That said, I tend to prefer keeping JS a bit more "vanilla"/"native" using a function-based approach like this proof-of-concept:

class DefaultMap {
  constructor(defaultFn) {
    this.defaultFn = defaultFn;
    this.root = new Map();
  }
  
  put(...keys) {
    let map = this.root;
    
    for (const key of keys.slice(0, -1)) {
      map.has(key) || map.set(key, new Map());
      map = map.get(key);
    }

    const key = keys[keys.length-1];
    map.has(key) || map.set(key, this.defaultFn());
    return {
      set: setterFn => map.set(key, setterFn(map.get(key))),
      mutate: mutationFn => mutationFn(map.get(key)),
    };
  }
  
  get(...keys) {
    let map = this.root;

    for (const key of keys) {
      map = map?.get(key);
    }

    return map;
  }
}

// Try it:
const dm = new DefaultMap(() => []);
dm.put("foo").mutate(v => v.push(1, 2, 3));
dm.put("foo").mutate(v => v.push(4, 5));
console.log(dm.get("foo")); // [1, 2, 3, 4, 5]
dm.put("bar", "baz").mutate(v => v.push("a", "b"));
console.log(dm.get("bar", "baz")); // ["a", "b"]
dm.put("bar", "baz").set(v => 42);
console.log(dm.get("bar", "baz")); // 42
dm.put("bar", "baz").set(v => v + 1);
console.log(dm.get("bar", "baz")); // 43

The constructor of DefaultMap accepts a function that returns a default value for leaf nodes. The basic operations for the structure are put and get, the latter of which is self-explanatory. put generates a chain of nested keys and returns a pair of functions that let you mutate or set the leaf node at the end of these keys. Accessing .root gives you the underlying Map structure.

Feel free to leave a comment if I've overlooked any bugs or miss useful features and I'll toss it in.

1

Inspired by @Andy Carlson's answer, here's an implementation that works in a slightly more Pythonic way:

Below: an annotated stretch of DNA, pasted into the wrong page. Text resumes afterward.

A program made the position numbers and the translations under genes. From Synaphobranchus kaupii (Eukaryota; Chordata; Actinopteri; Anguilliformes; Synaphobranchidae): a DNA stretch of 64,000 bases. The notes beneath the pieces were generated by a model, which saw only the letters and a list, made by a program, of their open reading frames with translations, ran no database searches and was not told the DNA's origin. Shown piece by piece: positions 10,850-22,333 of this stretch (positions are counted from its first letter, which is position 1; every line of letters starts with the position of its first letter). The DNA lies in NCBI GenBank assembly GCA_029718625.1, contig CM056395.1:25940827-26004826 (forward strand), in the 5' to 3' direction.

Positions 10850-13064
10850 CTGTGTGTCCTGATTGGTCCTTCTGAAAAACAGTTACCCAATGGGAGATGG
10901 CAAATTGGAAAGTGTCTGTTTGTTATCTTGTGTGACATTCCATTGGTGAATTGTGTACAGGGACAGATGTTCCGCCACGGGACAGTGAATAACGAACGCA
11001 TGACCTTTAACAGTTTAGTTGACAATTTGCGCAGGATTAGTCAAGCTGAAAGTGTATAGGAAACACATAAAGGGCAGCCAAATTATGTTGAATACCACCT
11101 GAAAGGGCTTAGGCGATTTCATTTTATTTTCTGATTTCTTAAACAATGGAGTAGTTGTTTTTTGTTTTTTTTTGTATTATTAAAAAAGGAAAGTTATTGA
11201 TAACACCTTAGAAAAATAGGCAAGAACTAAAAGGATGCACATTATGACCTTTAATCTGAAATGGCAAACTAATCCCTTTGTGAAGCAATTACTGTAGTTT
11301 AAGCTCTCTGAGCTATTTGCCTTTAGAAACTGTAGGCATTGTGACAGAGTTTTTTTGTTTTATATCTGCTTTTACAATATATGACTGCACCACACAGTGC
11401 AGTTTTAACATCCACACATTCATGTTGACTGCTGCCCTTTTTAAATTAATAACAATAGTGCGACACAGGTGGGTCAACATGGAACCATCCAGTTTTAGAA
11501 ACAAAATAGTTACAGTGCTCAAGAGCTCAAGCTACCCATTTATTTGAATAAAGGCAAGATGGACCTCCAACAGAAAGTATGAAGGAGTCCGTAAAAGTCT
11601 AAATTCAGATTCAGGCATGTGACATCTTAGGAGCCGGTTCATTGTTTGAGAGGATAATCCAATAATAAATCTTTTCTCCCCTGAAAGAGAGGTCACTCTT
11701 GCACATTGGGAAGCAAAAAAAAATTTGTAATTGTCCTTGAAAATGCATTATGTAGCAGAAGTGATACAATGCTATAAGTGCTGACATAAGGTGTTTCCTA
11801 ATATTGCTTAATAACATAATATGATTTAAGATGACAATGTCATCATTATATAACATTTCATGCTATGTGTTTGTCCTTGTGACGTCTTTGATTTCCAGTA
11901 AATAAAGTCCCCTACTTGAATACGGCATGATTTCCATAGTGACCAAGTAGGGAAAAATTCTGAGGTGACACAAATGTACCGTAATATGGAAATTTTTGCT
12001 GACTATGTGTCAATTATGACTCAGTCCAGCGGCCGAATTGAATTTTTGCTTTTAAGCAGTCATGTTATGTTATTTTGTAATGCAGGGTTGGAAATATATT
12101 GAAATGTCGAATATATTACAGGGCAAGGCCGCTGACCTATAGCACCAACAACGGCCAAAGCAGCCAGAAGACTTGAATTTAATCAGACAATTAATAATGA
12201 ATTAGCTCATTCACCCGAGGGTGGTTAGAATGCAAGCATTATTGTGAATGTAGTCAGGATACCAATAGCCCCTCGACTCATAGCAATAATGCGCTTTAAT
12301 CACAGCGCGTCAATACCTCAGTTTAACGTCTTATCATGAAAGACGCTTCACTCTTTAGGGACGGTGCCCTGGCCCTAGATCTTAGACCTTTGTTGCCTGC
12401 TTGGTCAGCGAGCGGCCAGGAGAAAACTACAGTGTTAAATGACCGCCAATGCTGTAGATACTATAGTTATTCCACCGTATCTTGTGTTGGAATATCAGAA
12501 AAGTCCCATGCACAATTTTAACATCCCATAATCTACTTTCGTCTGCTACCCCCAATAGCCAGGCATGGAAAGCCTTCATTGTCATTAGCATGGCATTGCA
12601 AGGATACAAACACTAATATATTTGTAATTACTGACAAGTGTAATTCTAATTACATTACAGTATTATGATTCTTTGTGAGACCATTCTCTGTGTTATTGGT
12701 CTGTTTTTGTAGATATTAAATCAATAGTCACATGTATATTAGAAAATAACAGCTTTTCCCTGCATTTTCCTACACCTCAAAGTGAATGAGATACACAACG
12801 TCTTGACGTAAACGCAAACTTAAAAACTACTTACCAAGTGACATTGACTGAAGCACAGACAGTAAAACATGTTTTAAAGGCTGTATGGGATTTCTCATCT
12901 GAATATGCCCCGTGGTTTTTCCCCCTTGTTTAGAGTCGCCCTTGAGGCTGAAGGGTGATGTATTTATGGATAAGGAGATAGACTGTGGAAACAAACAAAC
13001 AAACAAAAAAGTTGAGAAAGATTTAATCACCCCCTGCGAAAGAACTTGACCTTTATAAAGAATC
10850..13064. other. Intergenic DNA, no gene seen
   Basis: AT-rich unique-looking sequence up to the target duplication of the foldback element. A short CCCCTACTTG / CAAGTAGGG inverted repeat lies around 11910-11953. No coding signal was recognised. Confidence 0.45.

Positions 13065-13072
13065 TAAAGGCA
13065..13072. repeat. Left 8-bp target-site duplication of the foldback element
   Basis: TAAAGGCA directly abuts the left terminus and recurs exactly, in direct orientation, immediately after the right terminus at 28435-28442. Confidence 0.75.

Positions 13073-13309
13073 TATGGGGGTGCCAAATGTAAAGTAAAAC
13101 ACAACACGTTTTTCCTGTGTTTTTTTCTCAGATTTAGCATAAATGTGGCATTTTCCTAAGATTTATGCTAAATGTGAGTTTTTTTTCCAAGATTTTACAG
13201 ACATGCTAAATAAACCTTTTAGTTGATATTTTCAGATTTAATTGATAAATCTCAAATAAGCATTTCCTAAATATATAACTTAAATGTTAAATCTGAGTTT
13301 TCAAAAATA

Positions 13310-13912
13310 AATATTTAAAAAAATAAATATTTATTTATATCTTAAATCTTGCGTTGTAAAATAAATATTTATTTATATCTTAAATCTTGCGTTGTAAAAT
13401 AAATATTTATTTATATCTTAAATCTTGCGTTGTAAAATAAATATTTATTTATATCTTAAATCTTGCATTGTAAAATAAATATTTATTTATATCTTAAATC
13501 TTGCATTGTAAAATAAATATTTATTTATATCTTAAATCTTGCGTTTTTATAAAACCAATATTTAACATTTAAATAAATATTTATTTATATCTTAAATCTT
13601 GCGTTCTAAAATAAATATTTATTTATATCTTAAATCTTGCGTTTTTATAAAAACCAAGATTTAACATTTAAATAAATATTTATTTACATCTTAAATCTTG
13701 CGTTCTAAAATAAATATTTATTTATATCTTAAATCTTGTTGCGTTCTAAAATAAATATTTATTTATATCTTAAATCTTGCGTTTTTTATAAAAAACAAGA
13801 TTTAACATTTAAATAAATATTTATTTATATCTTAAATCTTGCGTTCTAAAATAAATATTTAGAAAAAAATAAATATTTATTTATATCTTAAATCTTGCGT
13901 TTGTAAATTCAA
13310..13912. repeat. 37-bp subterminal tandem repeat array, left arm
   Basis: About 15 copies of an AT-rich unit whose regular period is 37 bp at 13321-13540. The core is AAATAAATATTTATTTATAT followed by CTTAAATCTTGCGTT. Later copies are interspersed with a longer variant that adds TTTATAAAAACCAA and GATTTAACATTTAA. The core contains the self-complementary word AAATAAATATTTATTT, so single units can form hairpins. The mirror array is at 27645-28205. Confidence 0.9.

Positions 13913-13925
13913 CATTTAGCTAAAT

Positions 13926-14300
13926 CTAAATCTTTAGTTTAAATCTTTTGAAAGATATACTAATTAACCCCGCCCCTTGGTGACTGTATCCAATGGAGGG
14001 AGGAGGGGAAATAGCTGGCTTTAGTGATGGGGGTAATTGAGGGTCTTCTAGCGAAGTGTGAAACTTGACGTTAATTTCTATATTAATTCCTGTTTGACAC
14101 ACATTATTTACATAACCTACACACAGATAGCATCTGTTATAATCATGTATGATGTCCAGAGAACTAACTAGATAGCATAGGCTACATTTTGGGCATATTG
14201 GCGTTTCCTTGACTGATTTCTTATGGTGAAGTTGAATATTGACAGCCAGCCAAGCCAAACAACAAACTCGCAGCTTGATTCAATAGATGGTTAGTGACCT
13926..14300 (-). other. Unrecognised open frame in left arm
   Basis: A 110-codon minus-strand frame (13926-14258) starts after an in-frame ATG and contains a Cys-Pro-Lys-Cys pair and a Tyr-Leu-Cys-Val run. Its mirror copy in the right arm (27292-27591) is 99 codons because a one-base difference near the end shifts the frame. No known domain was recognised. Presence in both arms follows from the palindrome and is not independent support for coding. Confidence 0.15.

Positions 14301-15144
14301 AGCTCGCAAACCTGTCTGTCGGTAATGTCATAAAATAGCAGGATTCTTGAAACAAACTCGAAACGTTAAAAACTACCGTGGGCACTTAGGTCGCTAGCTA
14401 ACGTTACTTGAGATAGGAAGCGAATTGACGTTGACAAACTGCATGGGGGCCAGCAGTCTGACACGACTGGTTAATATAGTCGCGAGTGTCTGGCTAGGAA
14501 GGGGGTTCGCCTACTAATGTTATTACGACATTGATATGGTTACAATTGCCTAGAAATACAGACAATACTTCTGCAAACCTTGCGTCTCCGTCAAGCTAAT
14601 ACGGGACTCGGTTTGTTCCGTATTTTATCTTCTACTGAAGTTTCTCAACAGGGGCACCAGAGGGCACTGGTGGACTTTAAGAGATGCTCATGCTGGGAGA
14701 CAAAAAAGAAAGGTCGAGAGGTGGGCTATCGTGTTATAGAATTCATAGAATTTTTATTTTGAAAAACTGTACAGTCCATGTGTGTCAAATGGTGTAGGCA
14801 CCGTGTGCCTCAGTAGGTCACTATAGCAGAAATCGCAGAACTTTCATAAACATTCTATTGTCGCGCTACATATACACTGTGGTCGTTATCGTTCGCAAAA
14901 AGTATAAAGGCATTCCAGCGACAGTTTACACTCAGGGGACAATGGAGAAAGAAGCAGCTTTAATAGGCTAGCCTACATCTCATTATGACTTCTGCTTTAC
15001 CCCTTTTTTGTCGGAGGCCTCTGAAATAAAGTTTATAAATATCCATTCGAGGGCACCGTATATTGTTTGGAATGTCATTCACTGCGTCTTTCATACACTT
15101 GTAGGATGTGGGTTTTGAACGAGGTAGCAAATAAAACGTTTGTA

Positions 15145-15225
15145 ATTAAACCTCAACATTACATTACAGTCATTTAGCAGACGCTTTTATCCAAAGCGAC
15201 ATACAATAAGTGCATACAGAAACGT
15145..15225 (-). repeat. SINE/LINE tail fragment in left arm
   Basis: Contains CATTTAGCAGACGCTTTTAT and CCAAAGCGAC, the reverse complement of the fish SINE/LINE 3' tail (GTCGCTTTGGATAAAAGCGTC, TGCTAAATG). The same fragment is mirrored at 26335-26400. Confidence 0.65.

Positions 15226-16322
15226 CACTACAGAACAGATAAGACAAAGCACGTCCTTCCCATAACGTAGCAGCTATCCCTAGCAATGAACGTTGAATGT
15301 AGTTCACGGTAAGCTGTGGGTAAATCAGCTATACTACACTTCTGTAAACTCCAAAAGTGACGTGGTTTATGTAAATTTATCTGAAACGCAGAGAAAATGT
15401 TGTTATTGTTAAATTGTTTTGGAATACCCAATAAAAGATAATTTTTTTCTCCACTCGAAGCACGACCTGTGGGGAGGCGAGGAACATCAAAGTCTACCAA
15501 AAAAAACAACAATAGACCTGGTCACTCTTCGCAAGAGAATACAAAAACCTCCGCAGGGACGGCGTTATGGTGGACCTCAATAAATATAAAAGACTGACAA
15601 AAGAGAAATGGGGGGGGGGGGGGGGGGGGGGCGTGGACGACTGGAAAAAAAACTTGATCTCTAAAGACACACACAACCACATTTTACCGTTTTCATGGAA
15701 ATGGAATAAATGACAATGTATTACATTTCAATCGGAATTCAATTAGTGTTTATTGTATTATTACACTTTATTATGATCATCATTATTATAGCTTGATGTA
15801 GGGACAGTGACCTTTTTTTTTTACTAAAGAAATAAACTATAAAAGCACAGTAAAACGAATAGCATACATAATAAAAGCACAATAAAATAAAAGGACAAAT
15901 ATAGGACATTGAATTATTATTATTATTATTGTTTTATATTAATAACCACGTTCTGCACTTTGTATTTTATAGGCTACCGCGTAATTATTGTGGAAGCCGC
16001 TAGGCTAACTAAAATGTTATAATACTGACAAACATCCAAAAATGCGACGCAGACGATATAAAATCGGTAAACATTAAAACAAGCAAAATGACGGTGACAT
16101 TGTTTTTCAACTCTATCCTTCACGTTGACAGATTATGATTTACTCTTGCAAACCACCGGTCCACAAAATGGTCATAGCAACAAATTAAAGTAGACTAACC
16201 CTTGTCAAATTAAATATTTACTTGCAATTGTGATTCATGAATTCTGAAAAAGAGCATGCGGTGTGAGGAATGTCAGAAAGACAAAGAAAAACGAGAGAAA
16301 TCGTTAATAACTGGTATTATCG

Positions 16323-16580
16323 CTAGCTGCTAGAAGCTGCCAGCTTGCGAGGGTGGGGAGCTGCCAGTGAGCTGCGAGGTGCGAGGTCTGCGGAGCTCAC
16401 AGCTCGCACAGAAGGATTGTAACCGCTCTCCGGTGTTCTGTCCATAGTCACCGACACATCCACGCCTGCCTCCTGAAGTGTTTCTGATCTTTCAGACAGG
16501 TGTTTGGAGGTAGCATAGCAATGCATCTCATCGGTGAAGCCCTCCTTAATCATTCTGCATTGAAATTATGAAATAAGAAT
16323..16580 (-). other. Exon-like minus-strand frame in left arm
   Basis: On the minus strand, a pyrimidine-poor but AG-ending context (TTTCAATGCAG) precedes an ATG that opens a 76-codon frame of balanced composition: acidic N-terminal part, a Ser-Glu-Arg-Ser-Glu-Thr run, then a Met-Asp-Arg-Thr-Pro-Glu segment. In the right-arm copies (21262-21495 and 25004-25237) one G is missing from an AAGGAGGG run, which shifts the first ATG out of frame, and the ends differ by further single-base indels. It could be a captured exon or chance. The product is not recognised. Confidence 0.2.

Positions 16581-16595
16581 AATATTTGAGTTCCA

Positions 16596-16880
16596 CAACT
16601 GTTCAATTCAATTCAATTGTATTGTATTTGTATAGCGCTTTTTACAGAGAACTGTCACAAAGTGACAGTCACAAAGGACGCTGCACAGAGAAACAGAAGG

class DefaultDict {
    constructor(defaultVal) {
        return new Proxy(
            {},
            {
                get: (target, name) => {
                    if (name == '__dict__') {
                        return target;
                    } else if (name in target) {
                        return target[name];
                    } else {
                        target[name] = defaultVal;
                        return defaultVal;
                    }
                },
            }
        );
    }
}

Basically, it also lets you retrieve all the gotten and set values of the "target", similar to how collections.defaultdict works in Python. This allows us to do things like:

const myDict = new DefaultDict(0);

myDict['a'] += 1;
myDict['b'] += 2;
myDict['c'] += 3;

myDict['whatever'];

console.log(myDict.__dict__);
// {'a': 1, 'b': 2, 'c': 3, 'whatever': 0}
0

To add to Andy Carlson's answer

If you default dict an array, you'll get a toJSON field in the resulting object. You can get rid of it by deconstructing to a new object.

const dd = new DefaultDict(Array);
//...populate the dict
return {...dd};
0

The original answer does not seem to work on the nested cases. I made some modifications to make it work:

  class DefaultDict {
    constructor(defaultInit) {
      this.original = defaultInit;
      return new Proxy({}, {
        get: function (target, name) {
          if (name in target) {
            return target[name];
          } else {
            if (typeof defaultInit === "function") {
              target[name] = new defaultInit().valueOf();
            } else if (typeof defaultInit === "object") {
              if (typeof defaultInit.original !== "undefined") {
                target[name] = new DefaultDict(defaultInit.original);
              } else {
                target[name] = JSON.parse(JSON.stringify(defaultInit));
              }
            } else {
              target[name] = defaultInit;
            }
            return target[name];
          }
        }
      });
    }
  }

  var a = new DefaultDict(Array);
  a["banana"].push("ya");
  var b = new DefaultDict(new DefaultDict(Array));
  b["orange"]["apple"].push("yo");
  var c = new DefaultDict(Number);
  c["banana"] = 1;
  var d = new DefaultDict([2]);
  d["banana"].push(1);
  var e = new DefaultDict(new DefaultDict(2));
  e["orange"]["apple"] = 3;
  var f = new DefaultDict(1);
  f["banana"] = 2;

The difference is that if defaultInit is an object, we need to return a deep copy of the object, instead of the original one.